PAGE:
Companies in "critical" industries will have to apply to the Government if they want key workers to avoid self-isolation when pinged by the NHS app, it was confirmed on Thursday.
The Government has named the sectors that can benefit from an exemption to the normal rules for people to quarantine for 10 days if they come into contact with someone who tests positive for Covid.
The list includes energy, telecoms, food production and supply, waste, water, essential transport, emergency services, border control and medicines.
However, most organisations in those sectors will not be able to apply for a blanket exemption for staff, as industry leaders had wanted.
Employers have to prove they face "major detrimental impact" to business to be eligible for the scheme. But the guidance makes it clear that "not all or in most cases even the majority of workers in critical sectors" will be covered by the scheme.
Only companies that have received a letter from the Government approving their involvement will be able to to let "named" workers avoid self-isolation.
Instead, they can petition the Government to allow a number of employees to continue working despite having been told to self-isolate – with no guarantee of success.
It raised questions about how quickly approvals could be turned around and how easy it would be to get the green light to take part in the scheme.
The exemption, announced earlier this week, is designed only to apply to a "very small" number of workers "critical" to the national infrastructure.
Downing Street also moved to better protect food supplies by vowing to create up to 500 testing sites to ensure that employees in places such as food distribution centres can keep working. Companies in food production will be able to apply for exemptions from self-isolation for groups of staff rather than on an individual basis.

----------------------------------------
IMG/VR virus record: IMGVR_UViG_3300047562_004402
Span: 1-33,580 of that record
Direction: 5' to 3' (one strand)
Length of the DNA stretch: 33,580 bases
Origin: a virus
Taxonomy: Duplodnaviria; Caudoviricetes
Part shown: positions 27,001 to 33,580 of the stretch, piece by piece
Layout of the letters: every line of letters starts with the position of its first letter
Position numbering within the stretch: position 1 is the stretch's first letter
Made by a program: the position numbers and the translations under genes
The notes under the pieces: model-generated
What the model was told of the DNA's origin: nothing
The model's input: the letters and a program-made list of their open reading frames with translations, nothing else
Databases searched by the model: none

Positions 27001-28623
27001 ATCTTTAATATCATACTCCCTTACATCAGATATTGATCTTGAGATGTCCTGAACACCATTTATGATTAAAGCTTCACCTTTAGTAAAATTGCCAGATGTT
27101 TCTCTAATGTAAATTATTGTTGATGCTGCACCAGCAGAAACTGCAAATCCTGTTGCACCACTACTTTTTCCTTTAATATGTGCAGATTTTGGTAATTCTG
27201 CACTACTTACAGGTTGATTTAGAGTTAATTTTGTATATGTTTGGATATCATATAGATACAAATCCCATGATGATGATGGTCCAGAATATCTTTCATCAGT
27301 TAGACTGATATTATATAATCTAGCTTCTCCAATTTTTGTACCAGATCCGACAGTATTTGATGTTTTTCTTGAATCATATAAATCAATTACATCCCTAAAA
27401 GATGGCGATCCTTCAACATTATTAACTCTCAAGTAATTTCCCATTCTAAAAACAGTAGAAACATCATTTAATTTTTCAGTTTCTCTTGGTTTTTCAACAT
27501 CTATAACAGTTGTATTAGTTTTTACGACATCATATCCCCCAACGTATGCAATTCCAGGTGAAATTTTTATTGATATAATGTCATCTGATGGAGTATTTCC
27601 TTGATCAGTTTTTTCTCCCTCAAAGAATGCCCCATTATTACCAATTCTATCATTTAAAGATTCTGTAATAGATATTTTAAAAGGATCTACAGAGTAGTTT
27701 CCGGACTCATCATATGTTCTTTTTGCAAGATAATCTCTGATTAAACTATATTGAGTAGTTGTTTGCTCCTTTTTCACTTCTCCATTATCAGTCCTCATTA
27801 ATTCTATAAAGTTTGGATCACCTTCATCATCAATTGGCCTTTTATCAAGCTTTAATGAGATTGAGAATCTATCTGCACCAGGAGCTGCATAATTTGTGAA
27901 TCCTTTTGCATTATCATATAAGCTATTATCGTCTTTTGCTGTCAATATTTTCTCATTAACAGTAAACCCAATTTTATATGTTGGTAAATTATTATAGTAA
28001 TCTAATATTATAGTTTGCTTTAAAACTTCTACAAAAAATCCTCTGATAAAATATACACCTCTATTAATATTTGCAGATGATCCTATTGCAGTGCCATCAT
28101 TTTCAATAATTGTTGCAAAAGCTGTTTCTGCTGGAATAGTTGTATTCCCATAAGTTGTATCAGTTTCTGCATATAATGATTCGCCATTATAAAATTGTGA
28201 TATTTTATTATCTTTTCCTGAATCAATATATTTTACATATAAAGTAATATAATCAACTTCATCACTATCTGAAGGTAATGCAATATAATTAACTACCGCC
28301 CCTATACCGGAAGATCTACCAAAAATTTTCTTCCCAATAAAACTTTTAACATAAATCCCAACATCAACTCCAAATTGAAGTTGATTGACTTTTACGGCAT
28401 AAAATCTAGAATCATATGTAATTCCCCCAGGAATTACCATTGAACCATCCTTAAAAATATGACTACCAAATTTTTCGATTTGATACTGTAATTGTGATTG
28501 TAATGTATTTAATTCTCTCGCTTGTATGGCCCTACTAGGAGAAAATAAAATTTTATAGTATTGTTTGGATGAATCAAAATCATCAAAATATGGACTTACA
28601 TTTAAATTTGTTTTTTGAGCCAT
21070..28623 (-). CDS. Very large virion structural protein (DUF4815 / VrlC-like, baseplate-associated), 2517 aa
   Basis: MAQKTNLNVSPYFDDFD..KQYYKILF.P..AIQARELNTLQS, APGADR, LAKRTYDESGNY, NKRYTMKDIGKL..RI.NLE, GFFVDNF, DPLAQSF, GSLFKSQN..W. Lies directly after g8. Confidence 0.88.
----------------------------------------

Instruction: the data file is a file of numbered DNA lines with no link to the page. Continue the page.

More than 600,000 people were pinged in the week leading to July 14, it was announced on Thursday, with figures suggesting more than one million in total are self-isolating when the numbers contacted by NHS Test and Trace are included.
Over half a million 'pinged' at start of July
Business leaders fear the numbers could soar even higher, with close to 50,000 new Covid cases being registered in the UK every day.
The rules are due to change on August 16, when people who have been double jabbed can take daily Covid tests rather than self-isolate if pinged – but calls for that to be brought forward are growing.
Two former Tory health secretaries, Jeremy Hunt and Lord Lansley, called for people who are pinged to be able to take a negative test and return to work in an attempt to ease pressure on the economy.
Lord Lansley, who was Health Secretary from 2012 to 2014, told The Telegraph: "I think if those pinged then get a negative PCR [result], it should be regarded as a ‘test to release’ and this will be an option for employers to reduce the negative impacts on them."